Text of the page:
Bradley C. Bower/AP

Murder in Louisiana Recalls KKK’s Disturbing History

November 14, 2008 07:57 AM
by Josh Katz
The killing of a woman, allegedly by the KKK in Louisiana, raises questions about the group's status in the state and throughout America.

KKK Murder in Louisiana

Cynthia Lynch, 43, of Tulsa, Okla., learned of a Ku Klux Klan event for the Dixie Brotherhood group over the Internet. On Sunday, Nov. 8, she was participating in an initiation ceremony for the group at a campsite near Sun, La., about 60 miles from New Orleans, when she engaged in a struggle with the leader, Raymond “Chuck” Foster, 44, according to officials. Foster allegedly shot Lynch in the head after she asked to leave the campsite. Group members then allegedly attempted to hide the killing by burning her belongings and dumping her body in brush by the road.

Foster’s son and another Klansmen then traveled to a nearby supermarket and asked “how they could remove bloodstains from their clothes,” according to The Guardian. An employee alerted the authorities, who subsequently arrested five group members. “The IQ level of this group is not impressive, to be kind,” Sheriff Jack Strain told a news conference, adding, “I can’t imagine anyone feeling endangered or at risk by any one of these kooks.”

Foster is accused of murder and seven other people—five men and two women ranging from 20 to 30 years old—face obstruction of justice charges.

“So far, we have learned that they were a small group, but they were fairly organized,” Fred Oswold, chief of criminal investigations for the St. Tammany Parish Sheriff’s Office said, CNN reports.

Small though the Dixie Brotherhood may be, the activities of the hate group have revived old fears about the KKK.

“History was made this month,” Louisiana resident Hattie Dillon said, referring to the election of Barack Obama, the Associated Press reports. “Then our eyes opened again.”

Background: KKK in Louisiana, United States

There are still KKK factions in Louisiana, as the incident indicates, although their numbers are small. Mark Potok of the Southern Poverty Law Center said that seven Klan chapters of “various stripes” exist in the state, the AP writes. He also claims that Klan membership has risen recently, due in part to the swell of illegal immigration, but the groups are poorly organized in Louisiana and throughout the United states. There are 34 KKK factions under different names, with 155 chapters functioning nationwide consisting of approximately 6,000 members, according to Potok.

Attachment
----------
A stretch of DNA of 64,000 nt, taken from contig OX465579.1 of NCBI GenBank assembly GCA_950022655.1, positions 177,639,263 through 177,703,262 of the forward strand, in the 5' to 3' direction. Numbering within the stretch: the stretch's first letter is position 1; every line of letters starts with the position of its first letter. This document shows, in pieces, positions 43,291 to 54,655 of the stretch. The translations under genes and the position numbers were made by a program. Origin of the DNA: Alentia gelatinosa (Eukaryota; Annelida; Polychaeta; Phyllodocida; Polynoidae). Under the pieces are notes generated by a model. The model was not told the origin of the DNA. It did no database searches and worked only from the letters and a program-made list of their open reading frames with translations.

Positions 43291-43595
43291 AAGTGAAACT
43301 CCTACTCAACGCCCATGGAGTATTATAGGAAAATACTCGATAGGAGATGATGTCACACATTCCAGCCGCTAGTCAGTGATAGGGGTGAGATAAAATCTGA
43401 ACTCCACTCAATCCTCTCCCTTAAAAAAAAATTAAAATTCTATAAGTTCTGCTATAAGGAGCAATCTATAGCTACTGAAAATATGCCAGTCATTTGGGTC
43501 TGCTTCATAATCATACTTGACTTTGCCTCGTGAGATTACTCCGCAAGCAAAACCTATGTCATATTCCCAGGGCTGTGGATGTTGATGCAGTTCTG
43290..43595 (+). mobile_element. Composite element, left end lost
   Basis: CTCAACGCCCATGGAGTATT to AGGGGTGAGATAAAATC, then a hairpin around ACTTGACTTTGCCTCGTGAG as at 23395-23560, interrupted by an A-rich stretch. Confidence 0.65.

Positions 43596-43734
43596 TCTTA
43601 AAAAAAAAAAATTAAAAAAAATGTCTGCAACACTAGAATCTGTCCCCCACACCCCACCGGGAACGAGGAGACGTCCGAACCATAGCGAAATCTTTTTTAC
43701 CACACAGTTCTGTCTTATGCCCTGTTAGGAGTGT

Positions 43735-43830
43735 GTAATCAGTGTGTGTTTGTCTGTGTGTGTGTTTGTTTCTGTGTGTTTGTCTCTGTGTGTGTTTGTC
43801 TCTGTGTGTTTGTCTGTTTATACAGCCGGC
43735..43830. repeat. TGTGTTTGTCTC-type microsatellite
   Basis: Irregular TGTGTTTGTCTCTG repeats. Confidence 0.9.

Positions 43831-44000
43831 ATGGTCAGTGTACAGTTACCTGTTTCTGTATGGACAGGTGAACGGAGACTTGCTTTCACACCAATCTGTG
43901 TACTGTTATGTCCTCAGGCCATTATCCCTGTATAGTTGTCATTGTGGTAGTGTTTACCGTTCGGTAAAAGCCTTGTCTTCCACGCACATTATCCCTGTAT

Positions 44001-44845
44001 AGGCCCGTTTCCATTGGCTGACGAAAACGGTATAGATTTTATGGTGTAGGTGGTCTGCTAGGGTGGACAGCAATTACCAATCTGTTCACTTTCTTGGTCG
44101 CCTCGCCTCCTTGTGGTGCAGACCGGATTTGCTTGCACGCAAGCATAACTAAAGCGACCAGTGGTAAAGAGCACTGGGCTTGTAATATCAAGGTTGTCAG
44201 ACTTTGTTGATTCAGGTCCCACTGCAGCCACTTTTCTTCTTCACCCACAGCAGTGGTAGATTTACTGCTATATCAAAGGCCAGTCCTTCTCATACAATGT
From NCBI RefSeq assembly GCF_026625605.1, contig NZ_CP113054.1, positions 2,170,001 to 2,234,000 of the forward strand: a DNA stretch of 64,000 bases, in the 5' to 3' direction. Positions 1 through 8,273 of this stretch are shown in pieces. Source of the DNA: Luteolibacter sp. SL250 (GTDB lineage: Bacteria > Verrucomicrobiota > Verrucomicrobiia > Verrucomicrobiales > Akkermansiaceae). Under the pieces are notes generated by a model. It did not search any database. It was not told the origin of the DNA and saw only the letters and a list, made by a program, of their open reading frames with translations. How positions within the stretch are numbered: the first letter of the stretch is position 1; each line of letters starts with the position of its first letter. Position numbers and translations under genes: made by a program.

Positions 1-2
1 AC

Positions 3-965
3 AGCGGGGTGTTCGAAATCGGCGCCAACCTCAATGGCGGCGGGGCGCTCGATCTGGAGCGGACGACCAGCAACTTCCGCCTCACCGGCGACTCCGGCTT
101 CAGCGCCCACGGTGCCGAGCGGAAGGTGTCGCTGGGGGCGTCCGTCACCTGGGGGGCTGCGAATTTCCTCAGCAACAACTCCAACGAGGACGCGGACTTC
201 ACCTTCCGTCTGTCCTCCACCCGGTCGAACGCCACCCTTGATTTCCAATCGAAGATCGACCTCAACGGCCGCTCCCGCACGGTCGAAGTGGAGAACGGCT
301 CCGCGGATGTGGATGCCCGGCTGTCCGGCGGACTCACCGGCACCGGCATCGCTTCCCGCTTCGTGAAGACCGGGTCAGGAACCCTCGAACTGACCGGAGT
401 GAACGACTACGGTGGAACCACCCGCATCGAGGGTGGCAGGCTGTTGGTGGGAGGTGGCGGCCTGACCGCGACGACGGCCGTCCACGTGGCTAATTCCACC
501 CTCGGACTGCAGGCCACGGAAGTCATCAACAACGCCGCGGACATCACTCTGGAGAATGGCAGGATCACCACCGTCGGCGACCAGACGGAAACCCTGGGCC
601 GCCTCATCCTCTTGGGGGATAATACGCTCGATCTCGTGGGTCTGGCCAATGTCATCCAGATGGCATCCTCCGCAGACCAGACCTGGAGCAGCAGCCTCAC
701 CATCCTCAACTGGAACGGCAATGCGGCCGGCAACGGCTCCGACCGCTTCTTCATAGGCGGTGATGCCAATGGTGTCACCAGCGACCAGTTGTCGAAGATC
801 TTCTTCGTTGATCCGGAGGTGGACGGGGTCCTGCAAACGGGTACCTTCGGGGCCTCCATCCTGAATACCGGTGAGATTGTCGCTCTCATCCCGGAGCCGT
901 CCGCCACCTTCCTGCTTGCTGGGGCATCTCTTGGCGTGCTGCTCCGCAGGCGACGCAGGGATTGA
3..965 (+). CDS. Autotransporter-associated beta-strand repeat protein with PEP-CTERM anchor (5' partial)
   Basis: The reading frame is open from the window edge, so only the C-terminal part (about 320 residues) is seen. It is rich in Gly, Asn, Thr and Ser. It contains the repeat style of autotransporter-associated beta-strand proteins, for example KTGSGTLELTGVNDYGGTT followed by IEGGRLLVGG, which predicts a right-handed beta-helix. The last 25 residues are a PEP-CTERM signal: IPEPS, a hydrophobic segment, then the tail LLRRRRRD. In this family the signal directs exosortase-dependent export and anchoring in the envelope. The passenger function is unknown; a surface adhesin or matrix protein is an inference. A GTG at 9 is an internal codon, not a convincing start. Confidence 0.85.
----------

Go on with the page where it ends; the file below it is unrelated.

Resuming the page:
“Really, it’s a pathetic collection of losers and thugs,” Potok said. “Even across the radical right most people look down their nose at the Klan these days.”

Washington Parish, the area where the crime took place, has a history of violence stemming from desegregation. For example, in an unsolved crime, the first black sheriff’s deputy of the parish, Oneal Moore, was killed in 1965. 

“In 1965, the Klan ran Bogalusa, and so it’s not at all surprising to see the legacy of that organization re-emerge in the form of a new generation of Klan advocates,” said Lance Hill, executive director of Tulane University’s Southern Institute for Education and Research, the AP writes.

Former Klan leader David Duke ran a close race against incumbent Edwin Edwards for the position of Louisiana governor in the 1990s. Edwards, despite being marred by scandal, eked out a victory.

Racist hate crime has hit Louisiana more recently as well. “20,000 marched in September 2007 in the north Louisiana town of Jena in defense of six black teenagers accused of attempted murder in the beating of a white classmate,” according to the AP.

Related Topic: Obama assassination plot

The murder comes less than a month after federal authorities foiled a plot by young neo-Nazi skinheads to kill 102 black students and Barack Obama. Daniel Cowart, 20, and Paul Schesselmann, 18, allegedly planned to shoot 88 black students, decapitate 14 others, and then assassinate the then presidential candidate.

According to court documents, “Both individuals stated they would dress in all white tuxedos and wear top hats during the assassination attempt. … Both individuals further stated they knew they would and were willing to die during this attempt.”

Reference: The Ku Klux Klan


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